The idea-generating table at Pixar must be one lively and raucous place, because if there’s a toy-related visual gag conceivable by the human imagination, it’s somewhere in this movie. Shot after shot bursts with whimsical weirdos popping out of boxes and scuttling atop shelves: There’s a Fisher Price rolling telephone who communicates only by ringing up his interlocutor. A monster robot guy who toggles in between two expressions—happy and mean—by pounding his own head. A lederhosen-clad hedgehog (hilariously voiced by Timothy Dalton) who fancies himself a gifted thespian. And a brilliant long-form gag that raises the ontological question: In what feature of a Mr. Potato Head (voiced by Don Rickles) does the spud’s spiritual essence reside? But somehow, the profusion of characters, jokes, and action sequences never feels disorienting or excessive. Through it all, the toys’ motivation remains simple and crystal-clear: They must get back home to the boy who, grown up or not, still loves them. As for that last sequence after they do—hold up. I need a moment.
Go ahead and sneer it: Is there anything wrong with Toy Story 3? Well, the addition of 3-D to the franchise’s universe does seem like a move motivated more by marketing than artistic necessity (which was also the case, I thought, with Up). The depth effect looks crisp enough, but with a couple of somewhat gimmicky exceptions, it rarely gets used. (That weakness is more than overcome in Day & Night, a wordless short that precedes the movie and is the most inventive use of animated 3-D I’ve ever seen.) And I guess—racking my brains here—that a few of the newly introduced characters are a little underwritten. (Though Ken is a marvel—one of the most complex characters, animated or otherwise, to appear on screens this year.)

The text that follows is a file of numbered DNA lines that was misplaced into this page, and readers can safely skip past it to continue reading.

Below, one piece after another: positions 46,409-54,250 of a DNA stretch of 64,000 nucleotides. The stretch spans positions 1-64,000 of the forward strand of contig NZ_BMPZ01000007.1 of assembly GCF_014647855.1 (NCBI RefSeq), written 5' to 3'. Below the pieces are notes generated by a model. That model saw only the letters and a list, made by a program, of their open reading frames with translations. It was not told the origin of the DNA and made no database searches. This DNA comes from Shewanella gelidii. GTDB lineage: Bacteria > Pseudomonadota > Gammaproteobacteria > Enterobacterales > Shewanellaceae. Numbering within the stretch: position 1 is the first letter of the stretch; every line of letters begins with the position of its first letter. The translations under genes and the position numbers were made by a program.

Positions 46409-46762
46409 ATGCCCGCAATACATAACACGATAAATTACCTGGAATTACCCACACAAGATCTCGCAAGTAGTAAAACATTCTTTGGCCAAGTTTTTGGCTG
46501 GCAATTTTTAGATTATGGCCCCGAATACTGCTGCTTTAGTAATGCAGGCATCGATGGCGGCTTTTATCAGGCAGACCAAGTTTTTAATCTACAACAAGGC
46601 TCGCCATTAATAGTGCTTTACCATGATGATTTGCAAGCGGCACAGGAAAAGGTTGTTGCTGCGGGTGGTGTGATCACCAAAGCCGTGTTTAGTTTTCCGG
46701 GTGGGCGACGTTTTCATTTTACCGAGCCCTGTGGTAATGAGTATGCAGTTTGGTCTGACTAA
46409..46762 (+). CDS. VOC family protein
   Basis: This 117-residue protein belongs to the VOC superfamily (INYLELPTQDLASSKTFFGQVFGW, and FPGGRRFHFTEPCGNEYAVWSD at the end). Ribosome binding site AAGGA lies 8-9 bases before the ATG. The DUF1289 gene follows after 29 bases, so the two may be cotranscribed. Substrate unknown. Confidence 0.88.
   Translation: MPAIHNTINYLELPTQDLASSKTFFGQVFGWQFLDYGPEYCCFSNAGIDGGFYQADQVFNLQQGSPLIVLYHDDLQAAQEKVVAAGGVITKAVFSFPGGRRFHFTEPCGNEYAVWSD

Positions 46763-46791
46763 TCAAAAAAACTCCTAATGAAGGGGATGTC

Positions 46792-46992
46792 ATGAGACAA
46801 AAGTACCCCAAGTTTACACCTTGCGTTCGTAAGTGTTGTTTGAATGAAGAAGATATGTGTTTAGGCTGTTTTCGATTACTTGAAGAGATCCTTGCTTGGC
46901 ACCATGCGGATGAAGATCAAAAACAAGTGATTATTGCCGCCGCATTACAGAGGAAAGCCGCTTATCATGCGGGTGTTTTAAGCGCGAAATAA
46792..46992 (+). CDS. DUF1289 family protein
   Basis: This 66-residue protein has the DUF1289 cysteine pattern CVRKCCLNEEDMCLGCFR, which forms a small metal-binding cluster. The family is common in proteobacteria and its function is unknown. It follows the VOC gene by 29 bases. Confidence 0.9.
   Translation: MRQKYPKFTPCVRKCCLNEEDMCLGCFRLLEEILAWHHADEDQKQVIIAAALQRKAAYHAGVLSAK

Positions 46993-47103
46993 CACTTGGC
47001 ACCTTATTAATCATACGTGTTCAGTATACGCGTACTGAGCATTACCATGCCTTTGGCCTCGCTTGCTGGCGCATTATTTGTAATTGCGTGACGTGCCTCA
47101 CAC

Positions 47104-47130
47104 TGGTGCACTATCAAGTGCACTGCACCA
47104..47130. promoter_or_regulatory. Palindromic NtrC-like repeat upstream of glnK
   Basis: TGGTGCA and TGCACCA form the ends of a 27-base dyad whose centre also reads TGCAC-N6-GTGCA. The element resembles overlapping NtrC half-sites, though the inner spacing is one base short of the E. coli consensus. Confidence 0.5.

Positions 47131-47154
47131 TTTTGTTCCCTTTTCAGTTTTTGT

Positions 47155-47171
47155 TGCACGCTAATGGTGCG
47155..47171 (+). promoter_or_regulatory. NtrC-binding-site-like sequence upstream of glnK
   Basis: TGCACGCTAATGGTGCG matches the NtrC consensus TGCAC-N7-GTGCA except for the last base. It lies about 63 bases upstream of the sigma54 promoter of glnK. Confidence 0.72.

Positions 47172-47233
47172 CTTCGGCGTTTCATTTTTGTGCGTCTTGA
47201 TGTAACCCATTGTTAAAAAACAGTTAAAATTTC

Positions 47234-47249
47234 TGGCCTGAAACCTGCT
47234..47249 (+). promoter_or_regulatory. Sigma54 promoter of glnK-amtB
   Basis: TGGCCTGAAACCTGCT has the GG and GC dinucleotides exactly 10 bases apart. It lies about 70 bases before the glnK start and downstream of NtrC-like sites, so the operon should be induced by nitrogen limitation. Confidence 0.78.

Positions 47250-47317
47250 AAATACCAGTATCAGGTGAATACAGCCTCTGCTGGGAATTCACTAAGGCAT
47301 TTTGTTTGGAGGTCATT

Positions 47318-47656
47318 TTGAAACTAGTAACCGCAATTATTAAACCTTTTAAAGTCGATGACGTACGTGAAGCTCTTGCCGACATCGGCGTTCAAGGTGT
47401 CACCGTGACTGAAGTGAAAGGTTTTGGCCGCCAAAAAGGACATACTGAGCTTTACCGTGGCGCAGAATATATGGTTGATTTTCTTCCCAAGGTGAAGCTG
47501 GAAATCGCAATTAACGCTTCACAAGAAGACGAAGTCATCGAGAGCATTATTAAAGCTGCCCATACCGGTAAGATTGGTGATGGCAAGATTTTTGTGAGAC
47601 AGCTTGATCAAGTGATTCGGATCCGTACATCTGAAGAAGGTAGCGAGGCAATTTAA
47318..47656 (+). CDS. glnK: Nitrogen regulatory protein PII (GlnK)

Anyway, nitpicking a movie this abundantly stocked with wonderments feels like an act of ingratitude. Toy Story 3 is a near-perfect piece of popular entertainment, a children’s classic that will be watched and loved when my daughter’s (and one day, her daughter’s) now-beloved toys are gathering dust in a basement. Shit—now I’m crying again.
Jonah Lehrer at Wired:
Screenwriter William Goldman once famously declared that the most important fact of life in Hollywood is that “nobody knows anything.” It was his way of describing a reality that continues to haunt the movie business: Studio executives have no idea which pictures will make money.
Unless, of course, those pictures are made by Pixar Animation Studios. Since 1995, when the first Toy Story was released, Pixar has made nine films, and every one has been a smashing success.
Pixar’s secret? Its unusual creative process. Most of the time, a studio assembles a cast of freelance professionals to work on a single project and cuts them loose when the picture is done. At Pixar, a staff of writers, directors, animators, and technicians move from project to project. As a result, the studio has built a team of moviemakers who know and trust one another in ways unimaginable on most sets.